The Catalonia crisis
The fight for independence. It has been the primary cause for many wars and political clashes throughout the course of history. When the fight for independence begins, people scramble to take sides, to make their voices heard.
No modern conflict embodies this better than Catalonia.
The facts are these. For the past few weeks, the people of Catalonia, an autonomous community of Spain, have been calling for independence, an almost inevitable response to the lack of respect the region has received from the larger Spanish government and monarchy over the years. This past Sunday, a referendum was held on the issue of separation from Spain. In an effort to prevent voting, Spanish national police clashed violently with the people, leaving almost 900 people injured.
Nevertheless, the people still voted. The results showed not only the overwhelming popularity of independence sentiment but the domestic push for the Catalan regional government to create a sovereign republic. Furthermore, Catalan leader Carles Puidgemont signed a declaration of independence.
But is the Catalonian independence effort actually a legitimate resolve for self-rule?
With Catalonia giving in to having “talks” with the government and Spain tightening the hold on this historically independent community, the answer to this question may be soon clear.
As for Spain, the answer is a solid no. Taking steps to impose a direct rule on the Catalan region, Spanish prime minister Mariano Rajoy has called the referendum on Sunday an “illegal and fraudulent” act. As tensions between Catalan protesters and Spanish police intensified, Rajoy addressed a letter to Puidgemont, stating clearly that Puidgemont had until Monday morning to confirm the independence, the consequence would be direct rule.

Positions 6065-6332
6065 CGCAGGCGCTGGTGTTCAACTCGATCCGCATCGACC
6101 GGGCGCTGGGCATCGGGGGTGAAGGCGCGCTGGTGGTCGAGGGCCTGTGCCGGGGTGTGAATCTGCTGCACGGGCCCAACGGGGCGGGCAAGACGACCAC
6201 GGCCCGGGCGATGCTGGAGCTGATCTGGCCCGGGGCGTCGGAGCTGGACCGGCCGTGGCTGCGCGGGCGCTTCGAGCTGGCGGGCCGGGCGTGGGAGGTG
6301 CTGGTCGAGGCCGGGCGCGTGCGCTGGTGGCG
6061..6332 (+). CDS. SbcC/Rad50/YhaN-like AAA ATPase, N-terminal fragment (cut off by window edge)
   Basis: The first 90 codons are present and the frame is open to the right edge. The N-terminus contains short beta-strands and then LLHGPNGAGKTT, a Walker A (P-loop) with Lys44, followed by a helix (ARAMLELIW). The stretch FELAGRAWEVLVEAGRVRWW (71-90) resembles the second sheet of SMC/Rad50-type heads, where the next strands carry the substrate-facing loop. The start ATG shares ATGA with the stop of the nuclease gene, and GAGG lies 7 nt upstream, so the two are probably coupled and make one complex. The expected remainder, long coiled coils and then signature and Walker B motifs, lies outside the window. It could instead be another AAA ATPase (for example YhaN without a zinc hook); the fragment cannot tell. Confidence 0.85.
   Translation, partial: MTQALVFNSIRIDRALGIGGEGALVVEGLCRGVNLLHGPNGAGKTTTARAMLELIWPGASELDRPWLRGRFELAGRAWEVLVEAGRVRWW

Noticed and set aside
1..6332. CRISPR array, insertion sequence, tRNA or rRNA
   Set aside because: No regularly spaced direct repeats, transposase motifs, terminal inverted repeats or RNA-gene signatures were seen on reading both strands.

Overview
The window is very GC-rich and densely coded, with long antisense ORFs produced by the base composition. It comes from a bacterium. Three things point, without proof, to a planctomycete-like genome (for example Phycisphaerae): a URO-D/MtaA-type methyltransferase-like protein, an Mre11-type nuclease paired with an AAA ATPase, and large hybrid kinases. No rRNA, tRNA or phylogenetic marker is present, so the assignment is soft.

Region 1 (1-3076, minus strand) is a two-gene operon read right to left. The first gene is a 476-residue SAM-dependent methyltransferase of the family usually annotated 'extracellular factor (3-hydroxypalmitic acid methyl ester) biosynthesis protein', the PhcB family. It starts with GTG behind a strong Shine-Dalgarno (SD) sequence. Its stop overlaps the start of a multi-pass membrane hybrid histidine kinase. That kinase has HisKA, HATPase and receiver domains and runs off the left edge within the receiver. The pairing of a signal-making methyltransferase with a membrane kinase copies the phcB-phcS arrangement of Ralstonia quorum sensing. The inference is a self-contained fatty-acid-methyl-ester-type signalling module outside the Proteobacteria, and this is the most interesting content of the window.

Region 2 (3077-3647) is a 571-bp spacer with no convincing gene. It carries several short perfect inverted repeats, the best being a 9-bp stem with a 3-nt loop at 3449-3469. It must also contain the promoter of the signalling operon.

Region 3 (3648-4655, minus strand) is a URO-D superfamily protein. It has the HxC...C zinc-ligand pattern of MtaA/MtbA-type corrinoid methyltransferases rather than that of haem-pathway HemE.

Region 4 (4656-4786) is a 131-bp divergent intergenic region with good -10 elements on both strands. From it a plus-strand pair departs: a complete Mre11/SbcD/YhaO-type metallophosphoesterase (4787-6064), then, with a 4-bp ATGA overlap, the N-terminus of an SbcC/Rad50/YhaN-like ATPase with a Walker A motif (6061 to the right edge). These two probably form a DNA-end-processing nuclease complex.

Even so, political unrest has already plummeted the divided country into a mess that the United Nations (UN) has deliberately avoided. Calling the issue an “internal Spanish problem,” the UN indirectly took the stance of the Spanish side, further demeaning the legitimacy of Catalonia’s “call” for independence.
In this, Catalonia sets a possible precedent for many independent states around the world.
As the whole world watches the events in Spain play out, Californian secessionists are watching more closely than the rest.
These secessionists recognize the similarities. Like Catalonia, California is diverse and economically prosperous with the means to become independent. Both have economies that are capable of competing on the world scale. Both differ in ideologies from their respective countries and want a more localized government control. Consequently, Catalonia may be a reflection of California.
However, there are some major differences. For many years before 1715, Catalonia was an independent country before becoming an autonomic community in Spain, where as California was only an independent nation for less than a year before it entered the Union following the Mexican-American War. This calls into question the ability of Californian secession.
Nonetheless, in light of the recent presidential election, thoughts of Californian secession have heightened. Now, with the Catalan independence seemingly underway, what is to say that Californian independence is not next?
In the end, whether independence is achieved or if there are more secessions to come is not the most important question to consider. For the moment, Catalonia and even California need to step back and consider what it really means to declare independence and fight for it.